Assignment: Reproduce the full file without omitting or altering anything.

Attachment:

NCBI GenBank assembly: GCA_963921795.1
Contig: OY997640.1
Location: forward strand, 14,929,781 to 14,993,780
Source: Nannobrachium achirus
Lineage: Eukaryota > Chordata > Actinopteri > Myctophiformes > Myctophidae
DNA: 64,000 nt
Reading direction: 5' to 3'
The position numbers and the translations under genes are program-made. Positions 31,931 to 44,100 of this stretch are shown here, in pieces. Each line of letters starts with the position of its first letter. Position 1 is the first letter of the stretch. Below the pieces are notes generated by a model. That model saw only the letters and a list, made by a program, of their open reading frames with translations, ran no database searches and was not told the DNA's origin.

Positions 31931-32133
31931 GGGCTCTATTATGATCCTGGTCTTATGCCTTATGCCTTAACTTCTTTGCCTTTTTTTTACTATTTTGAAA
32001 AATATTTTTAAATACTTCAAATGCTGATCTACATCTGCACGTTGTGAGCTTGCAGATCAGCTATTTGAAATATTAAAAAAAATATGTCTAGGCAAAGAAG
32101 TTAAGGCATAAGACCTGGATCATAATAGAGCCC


NCBI GenBank assembly: GCA_963921795.1
Contig: OY997640.1
Location: forward strand, 14,929,781 to 14,993,780
Source: Nannobrachium achirus
Lineage: Eukaryota > Chordata > Actinopteri > Myctophiformes > Myctophidae
DNA: 64,000 nt
Reading direction: 5' to 3'
The position numbers and the translations under genes are program-made. Positions 31,931 to 44,100 of this stretch are shown here, in pieces. Each line of letters starts with the position of its first letter. Position 1 is the first letter of the stretch. Below the pieces are notes generated by a model. That model saw only the letters and a list, made by a program, of their open reading frames with translations, ran no database searches and was not told the DNA's origin.

Positions 31931-32133
31931 GGGCTCTATTATGATCCTGGTCTTATGCCTTATGCCTTAACTTCTTTGCCTTTTTTTTACTATTTTGAAA
32001 AATATTTTTAAATACTTCAAATGCTGATCTACATCTGCACGTTGTGAGCTTGCAGATCAGCTATTTGAAATATTAAAAAAAATATGTCTAGGCAAAGAAG
32101 TTAAGGCATAAGACCTGGATCATAATAGAGCCC